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Joke no more: Comedy virty currency Dogecoin gets real in big Xmas heist

Wow. So hack. Very theft. Much sorry. Wow

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If you've heard of Dogecoin, maybe you thought it was a joke. A cryptocurrency based on what has been called the meme of the year for 2013, it certainly has all the earmarks of an internet prank. But some people are apparently taking Dogecoin seriously – seriously enough, at least, to steal millions of them from online wallets.

In a move worthy of Scrooge himself, the e-heist took place on Christmas Day. Hackers were reportedly able to compromise the systems of online wallet service Dogewallet and reconfigure the site so that all transactions were rerouted to their own address.

"We're currently looking at logs and have found thousands of attempts to hack our systems," a message posted to Dogewallet's site on Wednesday explained. "Specifically, the attack originated from the hacker gaining access to our filesystem and modifying the send/receive page to send to a static address. We're currently reviewing logs for information."

It's not clear exactly how many Dogecoins fell prey to the incident, but the amount is said to be in excess of 30 million. The value of one Dogecoin is currently estimated at around $0.0006, making the amount stolen worth potentially $18,000 or more in real-world dollars.

In a Reddit post on the matter, Dogewallet's founders say they are scrambling to reimburse users for as much of the lost currency as possible. As The Reg goes to press the big, red "Publish" button on this story, the latest update claims that at least "a few million" Dogecoins have been returned to users so far.

Not everyone in the Dogecoin community buys Dogewallet's explanation, however. In a separate Reddit thread, some users have speculated that the incident may not have been a hack at all, but the result of a deliberate scam designed to bilk gullible users out of their Dogecoins.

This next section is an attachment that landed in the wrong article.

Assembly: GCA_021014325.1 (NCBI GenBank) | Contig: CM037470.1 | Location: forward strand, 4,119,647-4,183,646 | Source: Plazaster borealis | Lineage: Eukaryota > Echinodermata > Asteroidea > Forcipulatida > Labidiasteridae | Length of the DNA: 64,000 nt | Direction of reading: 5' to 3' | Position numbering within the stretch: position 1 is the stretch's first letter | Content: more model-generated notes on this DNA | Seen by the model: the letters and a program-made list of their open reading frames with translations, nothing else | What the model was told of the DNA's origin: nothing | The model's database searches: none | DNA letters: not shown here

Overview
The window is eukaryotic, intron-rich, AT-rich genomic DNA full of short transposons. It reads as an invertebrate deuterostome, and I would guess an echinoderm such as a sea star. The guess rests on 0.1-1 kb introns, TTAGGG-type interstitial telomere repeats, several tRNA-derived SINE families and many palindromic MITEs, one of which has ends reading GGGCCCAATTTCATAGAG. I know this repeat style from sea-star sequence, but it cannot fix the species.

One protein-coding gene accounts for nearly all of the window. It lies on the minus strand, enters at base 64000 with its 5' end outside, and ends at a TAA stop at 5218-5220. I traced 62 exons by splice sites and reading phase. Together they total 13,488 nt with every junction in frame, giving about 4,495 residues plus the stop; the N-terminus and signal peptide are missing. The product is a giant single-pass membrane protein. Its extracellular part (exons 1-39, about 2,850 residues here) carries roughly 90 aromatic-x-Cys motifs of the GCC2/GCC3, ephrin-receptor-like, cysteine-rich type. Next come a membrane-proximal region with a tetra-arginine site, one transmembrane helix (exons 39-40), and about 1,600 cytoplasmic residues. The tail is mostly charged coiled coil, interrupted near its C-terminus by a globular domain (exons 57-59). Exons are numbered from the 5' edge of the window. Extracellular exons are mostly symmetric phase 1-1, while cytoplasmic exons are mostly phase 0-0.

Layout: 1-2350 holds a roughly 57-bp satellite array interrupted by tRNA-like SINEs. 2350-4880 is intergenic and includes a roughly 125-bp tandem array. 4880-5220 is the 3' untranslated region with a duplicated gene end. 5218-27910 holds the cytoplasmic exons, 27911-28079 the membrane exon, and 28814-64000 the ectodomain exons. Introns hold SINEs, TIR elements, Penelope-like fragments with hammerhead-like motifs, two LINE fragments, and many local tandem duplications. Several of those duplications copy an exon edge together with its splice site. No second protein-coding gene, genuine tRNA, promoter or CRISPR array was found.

Scam or not – and El Reg does not care to speculate on who may have been behind the theft – many Dogecoin fans have argued that most of these losses could have been prevented if Dogewallet users had learned from the example of earlier cryptocurrencies, such as the daddy of them all, Bitcoin.

As recently as November, an Australian man claimed he lost Bitcoin worth more than $1m from an online wallet that was managed by a service called inputs.io. That service has since been taken down, its homepage replaced with a less-than-reassuring apology.

Indeed, even Dogewallet's operators weren't so dreadfully cut up by Wednesday's sad event that they didn't take the opportunity to wag their fingers at some of the service's users.

"Please use offline wallets as online wallets are meant for new users who aren't using them as a storage of coins," they wrote. "Offline wallets are more safe and secure than any online wallet due to possible attacks that can originate from anyone, anywhere."

Anyone, anywhere indeed. Dogewallet has posted the address it believes was the beneficiary of the purloined Dogecoins, but whether that will help recover them is unclear.

As for the future of Dogewallet, it sounds like it doesn't have one. The service is currently shut down and it doesn't seem likely to return.

"We're going to compensate all invested users and as much non-invested user balances as possible and discontinue the website," the operators wrote on Reddit. ®

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